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  Haunted House of Horror, The Scare Home
Year: 1969
Director: Michael Armstrong
Stars: Frankie Avalon, Jill Haworth, Dennis Price, Mark Wynter, George Sewell, Gina Warwick, Richard O'Sullivan, Carol Dilworth, Julian Barnes, Veronica Doran, Robin Stewart, Jan Holden, Clifford Earl, Robert Raglan
Genre: Horror, ThrillerBuy from Amazon
Rating:  5 (from 3 votes)
Review: Something terrible happened in this abandoned house in the forest, something of great relevance to one of a group of friends in London, and something even worse will happen tonight. Before then, boutique assistant Sylvia (Gina Warwick) notices from the window display that Gary (Mark Wynter), the boy she has her eye on, is talking with Dorothy (Carol Dilworth), who may well be her love rival the way things are going. As it is, they will all meet up at a party this evening, where a mixture of resentment and attraction greets Gary. But enough resentment to turn sinister?

Here's one of those "what might have been" movies - originally David Bowie was intended by writer and director Michael Armstrong to have taken a key role in this, but he was turned down because they already had two singing stars in the film, Wynter (whose "introducing" credit didn't make it clear that audiences of the time would know who he was thanks to his hit records), and Mr Beach Party himself, Frankie Avalon. Imagine, in light of that ending, that Bowie's character was the one who clashed with Frankie's instead of what actually occured and you can see why this little item would have gone down in history.

As it turned out, The Haunted House of Horror was best recalled for that ending, but for different, though still Frankie-related, reasons. He was cast by his A.I.P. overlords in this British production, as if his by now past its prime youth appeal would fit right in with Swinging London: he was thirty years old and playing ten years younger, and few were convinced as this effort was quickly forgotten and consigned to late night television showings to surprise (or possibly bore) the unwary. As you watch the story unfold up to that first murder, which occurs halfway through, you are aware that there is a serious lack of incident here.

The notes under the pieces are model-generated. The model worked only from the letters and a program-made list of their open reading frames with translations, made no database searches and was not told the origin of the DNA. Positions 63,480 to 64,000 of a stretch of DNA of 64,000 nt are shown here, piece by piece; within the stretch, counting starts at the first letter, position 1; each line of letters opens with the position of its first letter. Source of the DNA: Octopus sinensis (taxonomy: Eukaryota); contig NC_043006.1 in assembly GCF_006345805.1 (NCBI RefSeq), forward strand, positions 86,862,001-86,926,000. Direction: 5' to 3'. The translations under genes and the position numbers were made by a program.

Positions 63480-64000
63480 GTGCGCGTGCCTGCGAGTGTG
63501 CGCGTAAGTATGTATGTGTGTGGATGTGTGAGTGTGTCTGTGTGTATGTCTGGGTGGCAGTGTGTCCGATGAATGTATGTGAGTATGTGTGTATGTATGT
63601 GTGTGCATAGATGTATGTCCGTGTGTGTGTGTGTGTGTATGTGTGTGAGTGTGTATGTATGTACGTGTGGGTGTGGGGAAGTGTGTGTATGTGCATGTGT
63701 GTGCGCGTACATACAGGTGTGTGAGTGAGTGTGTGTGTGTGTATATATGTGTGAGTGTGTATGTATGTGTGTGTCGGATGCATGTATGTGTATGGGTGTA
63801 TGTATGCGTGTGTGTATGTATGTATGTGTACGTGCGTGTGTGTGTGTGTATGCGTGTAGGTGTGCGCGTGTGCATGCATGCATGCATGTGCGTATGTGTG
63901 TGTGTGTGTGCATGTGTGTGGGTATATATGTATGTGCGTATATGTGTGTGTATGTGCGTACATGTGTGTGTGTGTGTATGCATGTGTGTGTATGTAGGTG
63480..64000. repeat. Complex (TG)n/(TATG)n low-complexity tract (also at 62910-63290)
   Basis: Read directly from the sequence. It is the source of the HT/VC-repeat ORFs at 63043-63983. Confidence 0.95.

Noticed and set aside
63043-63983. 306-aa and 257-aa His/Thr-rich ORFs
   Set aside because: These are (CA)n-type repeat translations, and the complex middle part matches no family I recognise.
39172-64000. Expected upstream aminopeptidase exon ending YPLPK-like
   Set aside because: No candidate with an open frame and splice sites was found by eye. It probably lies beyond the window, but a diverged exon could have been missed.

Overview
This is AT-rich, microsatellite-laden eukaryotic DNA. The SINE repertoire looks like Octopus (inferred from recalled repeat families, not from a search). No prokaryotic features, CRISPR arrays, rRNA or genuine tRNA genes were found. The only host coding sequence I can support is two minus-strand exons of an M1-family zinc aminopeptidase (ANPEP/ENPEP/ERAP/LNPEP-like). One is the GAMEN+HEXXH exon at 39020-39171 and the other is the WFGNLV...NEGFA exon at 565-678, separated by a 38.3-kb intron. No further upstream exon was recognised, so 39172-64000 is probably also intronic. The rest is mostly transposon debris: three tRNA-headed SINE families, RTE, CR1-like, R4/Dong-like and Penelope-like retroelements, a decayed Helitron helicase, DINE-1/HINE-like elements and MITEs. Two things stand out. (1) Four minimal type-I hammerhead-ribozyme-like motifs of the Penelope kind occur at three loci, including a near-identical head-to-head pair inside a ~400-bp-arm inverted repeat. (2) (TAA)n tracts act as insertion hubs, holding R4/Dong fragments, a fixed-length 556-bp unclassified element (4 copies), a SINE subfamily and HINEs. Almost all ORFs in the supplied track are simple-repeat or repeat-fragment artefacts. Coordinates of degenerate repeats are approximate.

Mostly it's that old padding device of cheapo horror movies, getting the characters wandering about. Some see this particular film as a predecessor to the first slasher craze of the late seventies and early eighties, although it could just as easily be seen as a British version of the European giallo-style works (except the sexual angle is toned down in this), but in a way they're correct. Simply get your cast skulking about in some out of the way location at night, and the rest writes itself, or that would appear to be the thinking behind the plotting here. At first it is Sylvia who looks to be our wanderer in chief, as she is stalked by an old (and I mean old) boyfriend (George Sewell), but Warwick did not receive top billing.

The female lead, according to the way the credits appear at the beginning at any rate, is Jill Haworth as Sheila, although in truth she gets about as much to do as anyone apart from Avalon. Still, she was probably the biggest female name in the cast at the time, so fair enough, but Brit sitcom fans may be more interested in seeing Richard O'Sullivan of Man About The House and Me and My Girl fame hoving into view for a little light comic relief. Dennis Price has a minor role as the detective investigating the murder which strikes when the party heads off to the titular haunted house, but nobody makes much of an impression, least of all the one who turns out to be the killer - you could be forgiven for not noticing them at all until their big scene at the finale. There's nothing hugely awful about this, it's just undistinguished most of the way through unless you like to drink in the atmosphere of the time and place, which is portrayed quite neatly. Music by Reg Tilsley.
Reviewer: Graeme Clark

 

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